Many humans have experienced trauma. Science-based trauma-informed design can elevate their quality-of-life as it enriches the lives of non-traumatized users.
Time passes as people use designed spaces and objects, and places and things continue to exist over time. Keeping time in mind during the design process promotes better living for all, now and later.
Users who believe they can control their own design-related experiences feel comfortable, their mood and wellbeing are good, their brain works effectively. Neuroscience research details how much control is best and which sorts of options earn top marks.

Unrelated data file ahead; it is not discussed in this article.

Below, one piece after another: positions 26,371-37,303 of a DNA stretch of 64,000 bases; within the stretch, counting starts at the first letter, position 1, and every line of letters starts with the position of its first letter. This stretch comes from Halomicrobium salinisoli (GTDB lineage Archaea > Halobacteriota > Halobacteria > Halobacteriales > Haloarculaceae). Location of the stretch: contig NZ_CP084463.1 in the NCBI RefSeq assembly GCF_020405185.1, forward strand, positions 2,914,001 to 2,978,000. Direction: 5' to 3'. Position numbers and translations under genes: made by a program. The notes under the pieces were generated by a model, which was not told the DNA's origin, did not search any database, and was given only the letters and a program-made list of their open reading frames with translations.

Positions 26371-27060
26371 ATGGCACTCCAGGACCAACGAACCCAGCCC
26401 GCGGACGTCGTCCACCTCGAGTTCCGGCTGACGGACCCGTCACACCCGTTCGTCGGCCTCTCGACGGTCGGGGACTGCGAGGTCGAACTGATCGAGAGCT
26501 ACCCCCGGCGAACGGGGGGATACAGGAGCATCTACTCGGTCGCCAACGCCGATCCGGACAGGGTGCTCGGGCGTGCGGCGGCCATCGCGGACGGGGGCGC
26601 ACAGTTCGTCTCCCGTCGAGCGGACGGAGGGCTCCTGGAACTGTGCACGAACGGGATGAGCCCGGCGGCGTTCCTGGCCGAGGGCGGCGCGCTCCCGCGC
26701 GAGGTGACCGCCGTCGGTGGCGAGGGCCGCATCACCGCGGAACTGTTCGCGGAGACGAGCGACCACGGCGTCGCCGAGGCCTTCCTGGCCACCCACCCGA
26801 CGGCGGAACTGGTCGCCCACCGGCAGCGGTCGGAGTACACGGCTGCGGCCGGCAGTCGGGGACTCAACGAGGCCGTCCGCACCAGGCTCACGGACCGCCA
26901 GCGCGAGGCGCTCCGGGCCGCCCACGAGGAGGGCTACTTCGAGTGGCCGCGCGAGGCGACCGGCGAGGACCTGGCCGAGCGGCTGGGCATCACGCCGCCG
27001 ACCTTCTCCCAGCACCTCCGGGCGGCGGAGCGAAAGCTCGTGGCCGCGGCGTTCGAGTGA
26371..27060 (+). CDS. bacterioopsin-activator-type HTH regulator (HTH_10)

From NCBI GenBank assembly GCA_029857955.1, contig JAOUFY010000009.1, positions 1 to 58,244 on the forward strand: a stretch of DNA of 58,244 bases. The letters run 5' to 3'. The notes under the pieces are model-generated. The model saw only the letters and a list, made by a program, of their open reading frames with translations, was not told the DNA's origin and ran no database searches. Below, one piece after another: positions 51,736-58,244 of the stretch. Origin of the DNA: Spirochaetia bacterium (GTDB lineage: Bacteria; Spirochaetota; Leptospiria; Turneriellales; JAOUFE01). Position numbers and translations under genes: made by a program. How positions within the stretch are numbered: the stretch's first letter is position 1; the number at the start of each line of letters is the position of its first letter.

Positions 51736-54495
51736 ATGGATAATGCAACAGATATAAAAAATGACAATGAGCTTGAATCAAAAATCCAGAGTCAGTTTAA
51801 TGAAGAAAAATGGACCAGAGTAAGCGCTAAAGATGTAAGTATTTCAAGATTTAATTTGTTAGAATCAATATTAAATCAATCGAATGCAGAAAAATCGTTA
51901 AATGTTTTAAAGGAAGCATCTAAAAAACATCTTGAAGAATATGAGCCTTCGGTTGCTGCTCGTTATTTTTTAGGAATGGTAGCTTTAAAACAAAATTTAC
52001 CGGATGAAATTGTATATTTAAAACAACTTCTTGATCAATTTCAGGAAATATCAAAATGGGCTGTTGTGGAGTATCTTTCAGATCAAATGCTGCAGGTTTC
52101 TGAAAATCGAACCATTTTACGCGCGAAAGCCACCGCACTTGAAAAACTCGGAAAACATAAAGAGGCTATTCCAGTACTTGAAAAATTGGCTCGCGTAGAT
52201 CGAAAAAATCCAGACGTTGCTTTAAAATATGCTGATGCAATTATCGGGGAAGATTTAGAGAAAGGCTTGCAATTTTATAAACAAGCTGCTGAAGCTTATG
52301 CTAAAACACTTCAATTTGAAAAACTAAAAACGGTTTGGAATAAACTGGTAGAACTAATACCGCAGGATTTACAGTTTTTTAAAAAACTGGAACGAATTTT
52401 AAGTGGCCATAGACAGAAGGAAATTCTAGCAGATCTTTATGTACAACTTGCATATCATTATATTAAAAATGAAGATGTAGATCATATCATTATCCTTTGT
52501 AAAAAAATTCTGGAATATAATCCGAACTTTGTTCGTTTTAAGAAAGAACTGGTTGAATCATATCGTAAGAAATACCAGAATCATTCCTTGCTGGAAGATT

32 particularly meaningful and useful studies were published in 2022.
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Transparent, translucent, opaque shades
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Design at Work
For the last several years, the Politecnico di Milano has been building out new spaces on its campuses; these areas are definitely places where design works to its full potential.
Open Access Article
It’s great when there’re resources (time, money, and otherwise) to thoroughly deal with all of the sensory issues that might arise in a workplace—but that’s often not the case. Neuroscience research can guide you to highest priority actions.
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Chen and colleagues evaluated how culture influences responses to stimuli; their findings can likely be extended to experiencing design generally.
Wang and Chang add to the body of literature linking colors and tastes.
Naletelich and colleagues studied the different effects of representational and abstract images on consumer thoughts regarding products.